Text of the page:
Those of you who follow me on Facebook already heard the meatiest part of this story, but I thought it might be helpful if I filled in some details for anyone who might be in a similar situation.
A few weeks back I noticed a chicken ranging around the yard with a bloody, stringy, poopy, slimy and feathery looking mass hanging from her rear end. Eewww.
I quickly trapped her in the rarely-used dog kennel, to try to keep the others from pecking at her while I ran into the house to Google the solution.
Google agreed with my initial suspicion that she had been egg bound, and had broken an egg inside her. She had also prolapsed her vent. The good news is that it didn’t seem to be slowing her down or making her feel bad at all. In fact before I got back out to her, she had already escaped from the kennel and was foraging with the rest of the girls.
Why Oh Why do I not have rubber gloves on this farm?
I caught her and brought her into the mud room so I could take care of her as well as possible. I started by using a paper towel to gently pull the gooey mass from her vent. This task was mercifully easy. Thankfully, the egg seemed to be soft shelled, I found NO hard shell pieces, which could have cut her, resulting in infection. There was blood, however, so I proceeded as if I knew she had lacerations.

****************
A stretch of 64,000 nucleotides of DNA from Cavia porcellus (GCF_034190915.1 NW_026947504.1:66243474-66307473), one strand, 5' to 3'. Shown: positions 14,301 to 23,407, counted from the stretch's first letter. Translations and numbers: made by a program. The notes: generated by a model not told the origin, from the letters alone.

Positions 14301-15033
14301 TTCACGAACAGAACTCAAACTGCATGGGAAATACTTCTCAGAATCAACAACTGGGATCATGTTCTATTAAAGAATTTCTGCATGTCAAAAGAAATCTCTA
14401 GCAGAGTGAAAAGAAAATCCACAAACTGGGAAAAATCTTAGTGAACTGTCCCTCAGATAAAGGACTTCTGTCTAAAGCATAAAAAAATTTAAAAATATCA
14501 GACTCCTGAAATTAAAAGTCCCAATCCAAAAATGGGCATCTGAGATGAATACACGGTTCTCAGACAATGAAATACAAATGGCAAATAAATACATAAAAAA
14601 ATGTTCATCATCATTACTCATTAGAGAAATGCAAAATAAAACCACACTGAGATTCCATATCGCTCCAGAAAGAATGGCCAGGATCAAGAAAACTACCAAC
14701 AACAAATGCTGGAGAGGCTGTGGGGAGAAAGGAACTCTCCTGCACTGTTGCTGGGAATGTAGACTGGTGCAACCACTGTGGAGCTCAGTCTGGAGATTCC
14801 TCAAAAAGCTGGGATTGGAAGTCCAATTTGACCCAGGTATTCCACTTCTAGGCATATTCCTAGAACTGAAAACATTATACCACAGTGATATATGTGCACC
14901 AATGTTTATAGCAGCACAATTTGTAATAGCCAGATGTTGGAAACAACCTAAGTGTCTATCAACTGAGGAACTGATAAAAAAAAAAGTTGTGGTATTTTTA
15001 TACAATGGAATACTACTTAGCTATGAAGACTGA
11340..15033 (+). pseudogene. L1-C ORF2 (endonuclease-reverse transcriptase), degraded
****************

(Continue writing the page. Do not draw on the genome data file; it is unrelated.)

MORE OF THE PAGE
Next I used the sprayer on the utility sink to clean her up as well as she would allow. I got another paper towel, smeared it with antibiotic ointment, and used it to gently push her vent back in as well as I could. She didn’t like it. I didn’t like it. But we got it done. The vent still looked slightly “inside out”, but I was worried I’d do more damage than good if I kept harassing her.
My husband’s buddies had a good laugh at me at this point, not that any of them would/could help a girl out in such a situation.
I kept her in the mud room over night, inside an overturned and weighed down laundry basket. Why Oh Why did I not think of using a pet porter, or one of our empty rabbit cages? I covered her makeshift home in a blanket to keep the light out and break her laying cycle. I did not want her trying to form a new egg until her vent had a chance to recover.
I gave her plenty of water with Essential Oil of Oregano, which has antibiotic properties, and watered-down, plain yogurt to eat. *
The next day she got lovely morning and afternoon sitz baths with warm water and Lavender oil. You’d be surprised how much a chicken can enjoy a bath. She didn’t even fight too much about being toweled off.
By evening her vent looked back to normal and she was looking eager to get out, so I decided to let her out a little before dark. I watched her closely for a few days, and as an added measure I put Oregano Oil to the water in the coop. She has had no further problems that I’ve noticed.
*There is a lot of conflicting information regarding the use of essential oils to treat chickens. I am not a vet, and nothing in this post is intended as medical advice. You should do lots of research before you decide how to treat your flock.
Have you had any experiences with prolapse or egg binding? Did your hen recover?